The Dutch riot police have used water cannons and horses to disperse protestors outside the Turkish consulate in Rotterdam, as the city forbade a Turkish minister from entering it.
More than 1,000 people had gathered outside the building as the diplomatic row between the two nations escalated after the Netherlands denied entry to Turkish Family and Social Policies Minister Betul Sayan Kaya to the consulate, and later escorted her to the German border on Sunday, reported BBC.
"I am being taken to Germany from the Nijmegen border with democratic and humanitarian values disregarded. I condemn this on behalf of all my citizens," Kaya said in a tweet.
"This treatment against a woman minister can never be accepted", she wrote.
Kaya, who had arrived by road, was intercepted by the Dutch police on Saturday night near the consulate building hours after Turkish Foreign Minister Mevlut Cavusoglu's flight clearance to Rotterdam was cancelled over "security" and "public safety" issues.
Both the ministers were due to meet and seek the votes of Turks living in the Netherlands ahead of April 16 referendum which will see a constitutional amendment.
Kaya, who was blocked from entering the consulate, was later taken to the German border by the police, Dutch Prime Minister Mark Rutte confirmed early on Sunday morning.
In a Facebook post, Rutte said attempts to find a "reasonable solution" to the countries' differences had proved "impossible", and dismissing Kaya's arrival in Rotterdam as "irresponsible".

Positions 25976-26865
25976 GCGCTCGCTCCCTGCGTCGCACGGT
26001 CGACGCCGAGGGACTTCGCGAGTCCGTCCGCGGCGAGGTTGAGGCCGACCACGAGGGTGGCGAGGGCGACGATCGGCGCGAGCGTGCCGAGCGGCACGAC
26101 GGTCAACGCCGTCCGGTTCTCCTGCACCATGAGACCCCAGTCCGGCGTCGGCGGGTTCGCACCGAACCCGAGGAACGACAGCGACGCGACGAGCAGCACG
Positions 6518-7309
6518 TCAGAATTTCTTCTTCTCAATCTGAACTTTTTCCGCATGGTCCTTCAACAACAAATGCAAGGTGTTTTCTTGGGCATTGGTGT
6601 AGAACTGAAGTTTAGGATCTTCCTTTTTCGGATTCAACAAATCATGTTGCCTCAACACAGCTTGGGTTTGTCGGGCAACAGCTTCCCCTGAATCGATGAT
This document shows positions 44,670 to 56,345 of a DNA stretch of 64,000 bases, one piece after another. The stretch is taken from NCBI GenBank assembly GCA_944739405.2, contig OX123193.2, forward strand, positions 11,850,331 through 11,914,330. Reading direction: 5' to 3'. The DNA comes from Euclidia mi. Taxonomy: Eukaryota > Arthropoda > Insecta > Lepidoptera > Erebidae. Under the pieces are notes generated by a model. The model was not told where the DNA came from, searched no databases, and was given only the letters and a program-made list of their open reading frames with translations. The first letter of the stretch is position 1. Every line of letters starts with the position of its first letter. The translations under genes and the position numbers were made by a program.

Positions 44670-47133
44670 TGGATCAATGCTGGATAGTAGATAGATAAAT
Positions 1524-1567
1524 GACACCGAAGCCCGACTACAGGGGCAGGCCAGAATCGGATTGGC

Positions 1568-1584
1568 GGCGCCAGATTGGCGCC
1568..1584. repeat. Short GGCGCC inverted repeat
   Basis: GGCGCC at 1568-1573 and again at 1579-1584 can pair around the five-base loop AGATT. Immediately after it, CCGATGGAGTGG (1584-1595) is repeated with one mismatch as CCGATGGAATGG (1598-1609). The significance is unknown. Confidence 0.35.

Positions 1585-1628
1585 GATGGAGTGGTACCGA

Cavusoglu said that Ankara would respond 10 times stronger to the Dutch government's decision to prevent a Turkish minister from entering the country, reported Anadolu Agency.
"To prevent a female minister from entering 'our territory, our consulate office', was shameful for Europe," said Cavusoglu.
Protests also erupted in Istanbul and Ankara in front of the Dutch diplomatic missions which had been sealed off after the Dutch move.
Turkish President Recep Tayyip Erdogan described the actions as a measure by "Nazi remnants and fascists".
The Turkish Foreign Ministry said late Saturday that it has conveyed to the Netherlands its will for the Dutch envoy to Ankara to not return to his post for a while upon the cancellation of Cavusoglu's flight permit.
The Turkish government planned to campaign in the Netherlands, as in other European countries, to urge Dutch citizens with the Turkish nationality to vote for a stronger position for Erdogan.
The Dutch government, citing "the public order was at stake", objected the campaign by Turkish officials and had made several attempts to prevent them from coming.